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Author Topic: Images printing too warm in spite of color management - color space problem?  (Read 2410 times)
Tim Lookingbill
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« Reply #20 on: April 27, 2013, 12:50:54 PM »
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Yes, I had both "simulate paper color" and "simulate black ink" checked.

I noticed that "simulate paper color" makes images looks cooler - more than the original edit. With that checked off I could adjust for the warming of the paper.

I'd like to put this out to everybody: do you check or not check "simulate paper color"?


Could you take a photo of this print and post along side the original to let us know what you mean by greens turning warm.

Some greens can be out of gamut to the point they are not recoverable even through softproofing edits. We need to see if it's a gamut issue. Below is the original file on the left a picture of the print on the right off my Epson "All In One" just using Printer Manages Color. I get the same warm greens sending sRGB to my local Noritsu minilab.

The print on the right is lit under (2) 5000K 18" T8 flotubes.
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Mark D Segal
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« Reply #21 on: April 27, 2013, 01:35:34 PM »
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Is there a color corrected bulb that works with a regular desk lamp? (So far I only found halogen bulbs) I'll check for one when I go to Samy's today.

Yes - Solux lamps from Tailored Lighting in Rochester, NY. You can order from their website.
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Mark D Segal (formerly MarkDS)
Author: "Scanning Workflows with SilverFast 8....." http://www.luminous-landscape.com/reviews/film/scanning_workflows_with_silverfast_8.shtml
Mark D Segal
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« Reply #22 on: April 27, 2013, 01:38:02 PM »
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I'd like to put this out to everybody: do you check or not check "simulate paper color"?


I do check "Simulate paper Color". I use Ilford Gold Fibre Silk paper for most of my work and with this setting colour management is reliable and predictable.
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Mark D Segal (formerly MarkDS)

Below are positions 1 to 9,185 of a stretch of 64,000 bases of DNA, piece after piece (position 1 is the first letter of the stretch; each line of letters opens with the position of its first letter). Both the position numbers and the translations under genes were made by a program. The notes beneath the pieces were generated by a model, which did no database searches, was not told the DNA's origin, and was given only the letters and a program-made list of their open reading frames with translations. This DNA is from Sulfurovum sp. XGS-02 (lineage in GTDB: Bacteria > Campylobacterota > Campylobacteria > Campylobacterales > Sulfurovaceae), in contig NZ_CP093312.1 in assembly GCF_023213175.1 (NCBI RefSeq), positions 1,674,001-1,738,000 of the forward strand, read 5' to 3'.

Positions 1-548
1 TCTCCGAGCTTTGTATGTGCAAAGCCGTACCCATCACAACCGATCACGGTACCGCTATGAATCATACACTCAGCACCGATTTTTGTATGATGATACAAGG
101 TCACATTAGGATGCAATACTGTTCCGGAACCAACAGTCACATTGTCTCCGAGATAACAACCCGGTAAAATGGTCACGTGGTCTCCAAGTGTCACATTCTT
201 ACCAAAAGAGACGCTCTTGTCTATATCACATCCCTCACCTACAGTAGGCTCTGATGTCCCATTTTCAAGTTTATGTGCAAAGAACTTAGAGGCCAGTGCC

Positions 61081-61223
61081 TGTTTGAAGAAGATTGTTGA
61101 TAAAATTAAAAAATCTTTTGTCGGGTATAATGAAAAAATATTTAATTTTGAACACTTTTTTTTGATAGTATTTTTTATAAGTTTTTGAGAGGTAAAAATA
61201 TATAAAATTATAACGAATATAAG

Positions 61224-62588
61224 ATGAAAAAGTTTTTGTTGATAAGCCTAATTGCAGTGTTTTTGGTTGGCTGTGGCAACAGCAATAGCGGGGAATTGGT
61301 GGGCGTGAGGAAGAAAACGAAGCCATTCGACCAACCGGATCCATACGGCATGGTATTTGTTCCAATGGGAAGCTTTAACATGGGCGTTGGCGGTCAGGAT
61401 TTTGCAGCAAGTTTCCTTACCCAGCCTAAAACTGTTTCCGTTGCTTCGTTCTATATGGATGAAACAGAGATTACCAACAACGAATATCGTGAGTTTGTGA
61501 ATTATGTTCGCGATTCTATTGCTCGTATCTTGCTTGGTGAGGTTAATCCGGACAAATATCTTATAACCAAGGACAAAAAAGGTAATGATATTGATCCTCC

Author: "Scanning Workflows with SilverFast 8....." http://www.luminous-landscape.com/reviews/film/scanning_workflows_with_silverfast_8.shtml
Ernst Dinkla
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« Reply #23 on: April 28, 2013, 03:38:26 AM »
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I'm not sure. In any case UV cut filters introduce other issues since we rarely view images under UV cut conditions ;-)

My preference is to use OBA free papers and measure with a spectrometer that does measure into UV. Delivers the least problems in color management when lighting is unknown. But I compromise in practice too, some OBA in papers and the convenient HP Z's spectrometer is UV-cut.

You are right about the contradiction of using UV-cut profiles and possible UV content in display lighting. But check the usual advice here when the question is raised what spectrometer to buy, UV-cut or not, the UV-cut gets the most votes. With the new X-Rite i1 that question can be avoided. In practice UV light varies considerably and we do not deal with it in a logical way either. Framing an OBA paper behind UV blocking glass is a simple example.

Ernst, op de lei getypt.
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tho_mas
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« Reply #24 on: April 28, 2013, 04:17:56 AM »
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Ernst,

makes sense!

However, "The View" uses papers containing OBAs and the Hahnemühle profile is made without UV cut filter (I don't know the Ilford). So with this paper in conjunction with the profile Hahnemühle provides using "paper simulation" is a safe path to frustration (we all know the blue tint when softproofing with paper simulation is caused by measurement errors .. therefore paper simulation simply can not work as supposed to).

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